Allergen warnings are there to help people who have real allergies. Real allergens are required to be noted if they are an ingredient or if the product is made around those ingredients since the food can still be contaminated. These allergens would be things like dairy, eggs, soybeans, shellfish, peanuts, gluten, mustard, celery, sulphur-dioxide, sesame, tree nuts, molluscs, or lupins. This label does not indicate whether a food is healthy for you. While gluten free diets have been a trend for some time now, being gluten intolerant or cutting out gluten to lose weight is not the same as having Celiac Disease which is an allergy to gluten. These labels are vital if you have an allergy as it can save your life. If you don't have an allergy but suspect you have an intolerance they can also be helpful, although cutting certain ingredients out of your diet without a real need can actually be detrimental since foods with those ingredients may be your only source of other vital nutrients. Always talk to your doctor first before cutting out anything from your diet.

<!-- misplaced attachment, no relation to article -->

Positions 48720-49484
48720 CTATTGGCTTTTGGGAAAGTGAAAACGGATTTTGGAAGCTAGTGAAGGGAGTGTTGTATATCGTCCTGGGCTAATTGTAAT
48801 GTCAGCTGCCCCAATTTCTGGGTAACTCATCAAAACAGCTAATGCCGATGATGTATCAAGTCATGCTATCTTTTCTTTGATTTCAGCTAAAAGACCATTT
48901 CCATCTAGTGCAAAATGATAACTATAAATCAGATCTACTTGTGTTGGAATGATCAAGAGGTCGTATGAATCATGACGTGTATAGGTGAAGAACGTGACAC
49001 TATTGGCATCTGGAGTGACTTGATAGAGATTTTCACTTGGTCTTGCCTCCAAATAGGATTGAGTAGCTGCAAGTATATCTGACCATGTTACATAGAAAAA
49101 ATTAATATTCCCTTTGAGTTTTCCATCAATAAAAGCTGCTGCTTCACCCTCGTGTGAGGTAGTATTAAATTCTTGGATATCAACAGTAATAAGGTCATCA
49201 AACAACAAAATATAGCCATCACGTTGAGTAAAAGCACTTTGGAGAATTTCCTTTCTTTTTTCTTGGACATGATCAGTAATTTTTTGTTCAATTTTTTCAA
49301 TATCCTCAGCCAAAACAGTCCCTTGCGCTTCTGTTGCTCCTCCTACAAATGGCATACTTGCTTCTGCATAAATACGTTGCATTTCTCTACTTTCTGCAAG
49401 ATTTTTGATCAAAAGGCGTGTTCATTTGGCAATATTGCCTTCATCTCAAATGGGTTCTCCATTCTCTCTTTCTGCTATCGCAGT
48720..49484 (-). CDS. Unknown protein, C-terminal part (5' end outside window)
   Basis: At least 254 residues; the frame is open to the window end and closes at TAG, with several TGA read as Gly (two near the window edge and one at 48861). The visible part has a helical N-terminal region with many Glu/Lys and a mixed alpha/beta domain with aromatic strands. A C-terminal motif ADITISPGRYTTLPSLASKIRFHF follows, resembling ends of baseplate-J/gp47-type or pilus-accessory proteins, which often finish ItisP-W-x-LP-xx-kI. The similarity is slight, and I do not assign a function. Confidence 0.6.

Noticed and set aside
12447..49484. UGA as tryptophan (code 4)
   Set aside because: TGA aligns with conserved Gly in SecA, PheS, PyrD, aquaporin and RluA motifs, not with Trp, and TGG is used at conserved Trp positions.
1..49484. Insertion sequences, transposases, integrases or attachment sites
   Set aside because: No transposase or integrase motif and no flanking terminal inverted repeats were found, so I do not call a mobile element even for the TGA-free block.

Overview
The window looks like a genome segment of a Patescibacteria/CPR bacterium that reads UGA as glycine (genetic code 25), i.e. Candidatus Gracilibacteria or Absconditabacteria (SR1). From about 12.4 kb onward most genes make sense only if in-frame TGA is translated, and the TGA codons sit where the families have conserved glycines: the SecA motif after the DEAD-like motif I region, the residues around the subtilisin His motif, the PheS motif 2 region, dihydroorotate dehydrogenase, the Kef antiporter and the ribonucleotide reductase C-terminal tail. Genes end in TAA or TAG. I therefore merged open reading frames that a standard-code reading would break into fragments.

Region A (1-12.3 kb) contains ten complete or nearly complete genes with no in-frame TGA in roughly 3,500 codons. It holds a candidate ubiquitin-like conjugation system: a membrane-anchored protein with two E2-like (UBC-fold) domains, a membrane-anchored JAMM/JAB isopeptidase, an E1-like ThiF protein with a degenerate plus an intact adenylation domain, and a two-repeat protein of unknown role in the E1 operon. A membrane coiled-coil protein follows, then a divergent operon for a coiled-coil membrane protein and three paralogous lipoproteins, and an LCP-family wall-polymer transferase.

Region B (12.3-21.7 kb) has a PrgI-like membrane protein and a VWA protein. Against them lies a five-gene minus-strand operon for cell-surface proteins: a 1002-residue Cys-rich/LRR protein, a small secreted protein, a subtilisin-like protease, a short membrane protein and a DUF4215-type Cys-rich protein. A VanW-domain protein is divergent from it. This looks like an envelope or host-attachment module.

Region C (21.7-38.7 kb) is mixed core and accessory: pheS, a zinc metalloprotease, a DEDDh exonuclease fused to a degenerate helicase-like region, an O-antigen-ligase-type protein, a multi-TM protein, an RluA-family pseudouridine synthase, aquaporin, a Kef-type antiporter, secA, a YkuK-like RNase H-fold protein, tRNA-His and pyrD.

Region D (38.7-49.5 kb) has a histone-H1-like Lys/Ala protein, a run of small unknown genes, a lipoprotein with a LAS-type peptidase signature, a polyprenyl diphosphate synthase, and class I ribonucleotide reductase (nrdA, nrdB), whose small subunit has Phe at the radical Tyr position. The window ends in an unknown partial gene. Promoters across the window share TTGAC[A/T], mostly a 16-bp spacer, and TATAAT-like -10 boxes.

Food label claims can include things like Gluten Free, Low-Fat, or Organic. There are tons of labels and they typically each have a legal definition that must be proven and tested in order for a company to be allowed to use it. These labels can be very helpful for making decisions about your food choices although it i